EE takes to the skies with Googly balloon network

EE has announced it will soon be launching some very Googlish-looking connectivity balloons and drones to bolster its public safety rollout.

EE won the tender to supply the UK’s first ever network for emergency communications and disaster scenarios and has gotten to work on developing a novel approach for ensuring connectivity in trying circumstances. The BT-owned mobile operator showcased a series of balloon and drone-supported mini mobile sites at London’s Oval Cricket Ground, which the operator says can be used to provide targeted coverage during, for example, search and rescue operations.

Balloon and drone supported mobile coverage, hmmmm?

Whether or not EE has gotten to the aeronautic connectivity finish line first is inconsequential. What is significant from this announcement is that what is effectively an airborne RAN has totally taken off – if you’d pardon the pun.

For years Google has been promising that its respective balloon and drone based efforts (Projects Loon and Titan respectively) will drastically improve how operators, governments and emergency services can respond to accidents and disaster scenarios, purely by floating over a whopping great mobile network to the area most affected. Other vendors, like , have gone down the route of keeping the RAN firmly on terra firma – but instead opting to

However, it looks like EE is pretty much first across the finish line to become the emergency services’ one-stop-shop for all things connectivity. Not only is it going to be deploying this suite of basestation-carrying balloons this year, it is also getting ready to deploy a whole fleet of Rapid Response Vehicles supporting EE’s dedicated Emergency Services Network.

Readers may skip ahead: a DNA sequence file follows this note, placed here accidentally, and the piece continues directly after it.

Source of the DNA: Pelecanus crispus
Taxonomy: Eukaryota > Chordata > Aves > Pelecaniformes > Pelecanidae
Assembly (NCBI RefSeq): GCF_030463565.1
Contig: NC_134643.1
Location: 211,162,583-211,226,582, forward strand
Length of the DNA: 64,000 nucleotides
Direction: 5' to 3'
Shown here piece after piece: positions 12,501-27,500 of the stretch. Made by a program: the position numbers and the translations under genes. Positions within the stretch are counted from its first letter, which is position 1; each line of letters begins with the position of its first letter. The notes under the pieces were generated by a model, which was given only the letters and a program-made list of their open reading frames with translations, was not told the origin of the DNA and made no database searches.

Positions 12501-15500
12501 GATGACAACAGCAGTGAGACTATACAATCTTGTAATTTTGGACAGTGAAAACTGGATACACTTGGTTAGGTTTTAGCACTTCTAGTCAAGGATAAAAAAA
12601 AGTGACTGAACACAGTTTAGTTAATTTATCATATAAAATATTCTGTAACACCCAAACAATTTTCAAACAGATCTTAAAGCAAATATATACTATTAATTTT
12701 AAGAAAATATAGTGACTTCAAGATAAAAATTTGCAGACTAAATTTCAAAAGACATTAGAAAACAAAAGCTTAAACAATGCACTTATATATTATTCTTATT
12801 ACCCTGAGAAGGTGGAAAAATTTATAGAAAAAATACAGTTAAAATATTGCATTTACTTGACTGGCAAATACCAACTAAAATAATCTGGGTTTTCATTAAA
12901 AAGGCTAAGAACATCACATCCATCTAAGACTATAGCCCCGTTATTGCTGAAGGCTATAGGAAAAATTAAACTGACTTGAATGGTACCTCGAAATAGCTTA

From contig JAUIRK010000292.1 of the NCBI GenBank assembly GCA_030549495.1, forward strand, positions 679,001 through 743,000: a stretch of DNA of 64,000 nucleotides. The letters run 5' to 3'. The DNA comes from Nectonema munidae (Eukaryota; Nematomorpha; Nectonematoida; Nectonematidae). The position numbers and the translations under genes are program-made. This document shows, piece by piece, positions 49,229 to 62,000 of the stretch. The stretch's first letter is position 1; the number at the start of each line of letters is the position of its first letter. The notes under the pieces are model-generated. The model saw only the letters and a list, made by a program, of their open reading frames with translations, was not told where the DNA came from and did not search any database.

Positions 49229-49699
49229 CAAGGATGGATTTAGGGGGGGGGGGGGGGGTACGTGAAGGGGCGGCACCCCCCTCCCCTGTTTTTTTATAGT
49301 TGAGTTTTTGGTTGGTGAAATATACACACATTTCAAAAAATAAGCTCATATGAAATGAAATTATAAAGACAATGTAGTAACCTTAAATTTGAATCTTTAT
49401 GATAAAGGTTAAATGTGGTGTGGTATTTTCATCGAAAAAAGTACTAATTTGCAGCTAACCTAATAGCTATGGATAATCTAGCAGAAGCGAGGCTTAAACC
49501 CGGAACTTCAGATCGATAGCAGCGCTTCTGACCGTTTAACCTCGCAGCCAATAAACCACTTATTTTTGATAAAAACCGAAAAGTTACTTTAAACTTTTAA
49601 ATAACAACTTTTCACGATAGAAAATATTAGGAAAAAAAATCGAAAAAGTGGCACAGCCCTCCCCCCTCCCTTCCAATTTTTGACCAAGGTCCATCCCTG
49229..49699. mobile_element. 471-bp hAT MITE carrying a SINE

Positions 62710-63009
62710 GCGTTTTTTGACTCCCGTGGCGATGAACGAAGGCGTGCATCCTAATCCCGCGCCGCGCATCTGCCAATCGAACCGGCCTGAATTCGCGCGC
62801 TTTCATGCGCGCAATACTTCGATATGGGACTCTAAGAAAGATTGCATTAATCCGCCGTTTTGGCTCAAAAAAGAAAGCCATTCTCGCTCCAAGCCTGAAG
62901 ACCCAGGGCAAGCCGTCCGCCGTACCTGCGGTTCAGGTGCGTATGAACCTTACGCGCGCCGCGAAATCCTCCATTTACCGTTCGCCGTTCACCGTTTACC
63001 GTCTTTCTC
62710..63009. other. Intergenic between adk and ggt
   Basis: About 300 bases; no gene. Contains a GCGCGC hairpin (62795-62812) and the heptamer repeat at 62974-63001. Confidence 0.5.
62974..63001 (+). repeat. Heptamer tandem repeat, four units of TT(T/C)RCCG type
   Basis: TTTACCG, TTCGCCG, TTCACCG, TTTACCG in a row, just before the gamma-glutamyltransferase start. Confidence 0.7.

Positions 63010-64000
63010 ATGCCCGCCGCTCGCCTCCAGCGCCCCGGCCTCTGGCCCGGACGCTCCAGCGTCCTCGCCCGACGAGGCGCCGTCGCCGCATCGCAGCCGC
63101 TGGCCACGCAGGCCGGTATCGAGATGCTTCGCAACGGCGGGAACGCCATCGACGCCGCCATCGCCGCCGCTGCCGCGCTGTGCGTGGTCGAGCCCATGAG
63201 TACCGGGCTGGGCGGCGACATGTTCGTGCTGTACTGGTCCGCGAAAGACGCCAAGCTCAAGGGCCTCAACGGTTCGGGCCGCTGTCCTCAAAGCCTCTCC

Marc Allera, EE’s CEO, was suitably chuffed at what looks like a pretty impressive innovation.

“We are going to extraordinary lengths to connect communities across the UK,” he said. “Innovation is essential for us to go further than we’ve ever gone, and deliver a network that’s more reliable than ever before. Rural parts of the UK provide more challenges to mobile coverage than anywhere else so we have to work harder there – developing these technologies will ultimately help our customers, even in the most hard to reach areas.

“Looking ahead, I see innovations like this revolutionising the way people connect. In the future, why couldn’t we offer what we’re calling ‘coverage on demand’? What if an event organiser could request a temporary EE capacity increase in a rural area, or a climber going up Ben Nevis could order an EE aerial coverage solution to follow them as they climb? We need to innovate, and we need to think differently, always using customers’ needs to drive the way we create new technologies.”

So if you live in the arse-end of nowhere and have trouble connecting to EE’s network, or if an impending flood threatens to ruin things for everywhere, it won’t be too long before you’ve just gotta look to skies and await EE’s floating mobile miracle.

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